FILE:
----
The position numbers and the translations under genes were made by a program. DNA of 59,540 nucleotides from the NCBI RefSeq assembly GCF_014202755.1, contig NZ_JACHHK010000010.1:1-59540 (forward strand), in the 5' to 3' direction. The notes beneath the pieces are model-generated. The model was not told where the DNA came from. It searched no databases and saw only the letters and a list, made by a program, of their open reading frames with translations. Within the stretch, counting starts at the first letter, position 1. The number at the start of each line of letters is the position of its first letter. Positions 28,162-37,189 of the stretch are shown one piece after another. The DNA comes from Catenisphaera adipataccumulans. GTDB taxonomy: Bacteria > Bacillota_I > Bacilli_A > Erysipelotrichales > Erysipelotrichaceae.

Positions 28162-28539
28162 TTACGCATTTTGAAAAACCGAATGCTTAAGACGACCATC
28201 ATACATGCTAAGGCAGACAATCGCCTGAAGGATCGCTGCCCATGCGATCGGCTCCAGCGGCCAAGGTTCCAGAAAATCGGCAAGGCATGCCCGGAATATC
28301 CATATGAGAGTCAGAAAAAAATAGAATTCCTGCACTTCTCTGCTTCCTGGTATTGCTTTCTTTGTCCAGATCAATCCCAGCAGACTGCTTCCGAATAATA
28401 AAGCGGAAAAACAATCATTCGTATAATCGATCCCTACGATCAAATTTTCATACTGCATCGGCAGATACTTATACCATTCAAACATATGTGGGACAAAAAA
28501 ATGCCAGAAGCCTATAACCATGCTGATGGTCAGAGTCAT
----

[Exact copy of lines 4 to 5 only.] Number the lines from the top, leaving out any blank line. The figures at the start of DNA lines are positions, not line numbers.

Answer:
28201 ATACATGCTAAGGCAGACAATCGCCTGAAGGATCGCTGCCCATGCGATCGGCTCCAGCGGCCAAGGTTCCAGAAAATCGGCAAGGCATGCCCGGAATATC
28301 CATATGAGAGTCAGAAAAAAATAGAATTCCTGCACTTCTCTGCTTCCTGGTATTGCTTTCTTTGTCCAGATCAATCCCAGCAGACTGCTTCCGAATAATA